SanMedica Int’l, LLC v. Amazon.com, Inc., No. 13-cv-00169 (D. Utah filed publicly Apr. 15, 2015)
The parties agreed to dismiss the case with prejudice on the day the redacted version of the opinion was released, so we won’t get more. I’ll have more to say later, but: Amazon continued to run ads saying “buy SeroVital [SanMedica’s supplement product] at Amazon” in response to keyword searches on Google etc. even after it removed SeroVital from Amazon due to policy violations. The court declined to grant summary judgment on initial interest confusion, finding that
It is undisputed that during the Advertising Period, approximately [redacted] sponsored ads were generated. Out of those, there were approximately [redacted] clicks on the sponsored ads. The click to impression rate of the sponsored ads is approximately [redacted] percent. This rate sets the “upper limit on how often consumers really were lured in such a fashion.” Amazon contends that of the [redacted] users that clicked on the ads for SeroVital, only [redacted] made any purchase at Amazon.com, a measly [redacted] percent.” Although consumer purchases constitute [redacted] percent, the focus is not on the purchase rate but instead on the [redacted] percent rate that consumers were lured to Amazon’s website. [Redacted]-percent, although a relative small number, is not so insufficient to suggest that there was no likelihood of confusion.
I do not think it is consistent with the rule of law to leave us to guess at the meaning of this. In the Tenth Circuit, 1-800 governs the IIC analysis, and we know from that case that 1.5% clickthrough isn’t sufficient to make confusion likely; we also know that 7% confusion is usually not enough. But what is enough? Is this one of the unusual cases where 7% is enough? These redactions make it impossible to put this case in its proper context.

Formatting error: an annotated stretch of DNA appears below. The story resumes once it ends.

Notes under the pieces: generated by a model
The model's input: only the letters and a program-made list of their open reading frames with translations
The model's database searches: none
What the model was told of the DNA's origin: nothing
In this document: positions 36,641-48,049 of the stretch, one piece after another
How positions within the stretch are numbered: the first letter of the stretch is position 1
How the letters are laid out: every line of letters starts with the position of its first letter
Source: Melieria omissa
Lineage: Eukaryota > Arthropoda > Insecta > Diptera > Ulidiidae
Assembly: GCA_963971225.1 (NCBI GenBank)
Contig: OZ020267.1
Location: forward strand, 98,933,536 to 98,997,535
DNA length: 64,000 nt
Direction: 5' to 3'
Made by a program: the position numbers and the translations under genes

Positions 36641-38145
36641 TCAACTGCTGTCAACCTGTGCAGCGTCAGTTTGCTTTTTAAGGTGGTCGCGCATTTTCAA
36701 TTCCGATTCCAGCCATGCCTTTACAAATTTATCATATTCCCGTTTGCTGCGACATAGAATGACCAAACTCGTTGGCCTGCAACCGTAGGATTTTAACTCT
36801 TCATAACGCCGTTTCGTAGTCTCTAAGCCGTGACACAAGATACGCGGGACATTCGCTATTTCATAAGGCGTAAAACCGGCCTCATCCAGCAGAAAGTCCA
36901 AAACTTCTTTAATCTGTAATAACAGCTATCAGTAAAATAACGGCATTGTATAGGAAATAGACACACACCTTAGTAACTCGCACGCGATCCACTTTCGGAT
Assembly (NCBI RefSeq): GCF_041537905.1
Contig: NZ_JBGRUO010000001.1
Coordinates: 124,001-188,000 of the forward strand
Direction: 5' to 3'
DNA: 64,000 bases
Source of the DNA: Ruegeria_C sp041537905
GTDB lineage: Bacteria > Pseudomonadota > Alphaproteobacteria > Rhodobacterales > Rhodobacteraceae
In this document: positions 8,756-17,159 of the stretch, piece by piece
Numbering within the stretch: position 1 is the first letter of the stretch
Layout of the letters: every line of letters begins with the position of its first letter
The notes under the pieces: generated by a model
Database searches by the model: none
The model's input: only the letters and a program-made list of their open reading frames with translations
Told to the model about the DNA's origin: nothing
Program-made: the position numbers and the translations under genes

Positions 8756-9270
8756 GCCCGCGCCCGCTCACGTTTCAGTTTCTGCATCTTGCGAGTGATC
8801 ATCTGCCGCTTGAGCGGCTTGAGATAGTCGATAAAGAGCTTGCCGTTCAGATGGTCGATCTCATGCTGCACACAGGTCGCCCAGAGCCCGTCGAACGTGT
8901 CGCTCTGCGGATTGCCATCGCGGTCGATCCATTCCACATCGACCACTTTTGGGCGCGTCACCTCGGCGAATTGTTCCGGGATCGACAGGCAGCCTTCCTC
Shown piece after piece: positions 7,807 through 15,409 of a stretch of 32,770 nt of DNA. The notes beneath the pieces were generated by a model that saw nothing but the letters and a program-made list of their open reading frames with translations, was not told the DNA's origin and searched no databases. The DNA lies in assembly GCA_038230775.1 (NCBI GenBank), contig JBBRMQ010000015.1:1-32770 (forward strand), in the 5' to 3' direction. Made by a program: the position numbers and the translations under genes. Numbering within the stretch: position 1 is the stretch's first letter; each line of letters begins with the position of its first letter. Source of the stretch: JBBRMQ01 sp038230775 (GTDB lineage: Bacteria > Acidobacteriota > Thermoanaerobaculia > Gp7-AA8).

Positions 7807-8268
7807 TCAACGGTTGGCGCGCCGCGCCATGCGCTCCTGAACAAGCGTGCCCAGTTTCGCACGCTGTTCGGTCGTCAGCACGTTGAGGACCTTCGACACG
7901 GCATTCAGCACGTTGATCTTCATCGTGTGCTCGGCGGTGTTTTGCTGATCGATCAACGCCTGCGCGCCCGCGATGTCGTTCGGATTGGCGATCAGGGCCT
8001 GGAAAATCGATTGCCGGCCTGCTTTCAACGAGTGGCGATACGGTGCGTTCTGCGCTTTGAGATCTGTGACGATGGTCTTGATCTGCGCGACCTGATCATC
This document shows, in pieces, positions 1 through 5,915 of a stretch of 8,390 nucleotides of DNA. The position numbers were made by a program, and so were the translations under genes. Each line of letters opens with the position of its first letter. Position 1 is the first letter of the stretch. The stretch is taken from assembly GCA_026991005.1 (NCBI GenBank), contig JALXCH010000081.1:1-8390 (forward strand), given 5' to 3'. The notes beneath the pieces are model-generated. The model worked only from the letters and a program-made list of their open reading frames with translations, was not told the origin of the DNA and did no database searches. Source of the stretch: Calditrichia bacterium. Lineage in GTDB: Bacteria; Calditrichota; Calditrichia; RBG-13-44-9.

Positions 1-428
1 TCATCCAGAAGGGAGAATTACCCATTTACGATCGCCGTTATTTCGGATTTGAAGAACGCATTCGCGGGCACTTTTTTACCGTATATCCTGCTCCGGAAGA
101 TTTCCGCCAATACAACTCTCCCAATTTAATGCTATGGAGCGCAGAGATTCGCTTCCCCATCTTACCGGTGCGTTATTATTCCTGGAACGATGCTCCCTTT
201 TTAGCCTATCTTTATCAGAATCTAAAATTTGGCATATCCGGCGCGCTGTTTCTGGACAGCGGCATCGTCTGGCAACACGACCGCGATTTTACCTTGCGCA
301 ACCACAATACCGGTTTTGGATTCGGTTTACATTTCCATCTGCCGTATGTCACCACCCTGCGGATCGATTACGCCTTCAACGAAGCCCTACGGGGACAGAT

Separately, the court rejects SanMedica’s 43(a) false advertising claim for failure to show materiality. SanMedica argued that the ads were literally false so that it didn’t need to show materiality separately, but the court disagreed:
Amazon’s misrepresentation was that consumers could purchase SeroVital on Amazon.com. But when consumers clicked on the sponsored ads, they were taken to a landing page that did not contain for sale any SeroVital products. Amazon’s misrepresentation thus related to the marketing of the product, that is, the channel through which a consumer may purchase the product. Amazon’s misrepresentation did not discuss the quality or characteristics of SeroVital which could potentially affect consumers’ purchasing decisions. Under the undisputed facts on this motion, no reasonable jury could find that Amazon’s misrepresentation likely influenced a consumer’s purchasing decision.
This seems … wrong. Bait and switch is false advertising, too (something the court acknowledges in its analysis of state law). The misrepresentation that they could buy that particular product at Amazon was material to the people who clicked–that’s the theory of trademark infringement! Alternatively, I suppose we could read the court as saying that we don’t know whether consumers cared at all whether they were buying SeroVital—that is, whether they cared about the source/producer—but there can still be trademark infringement, because trademark doesn’t have a materiality requirement. Why is this sensible?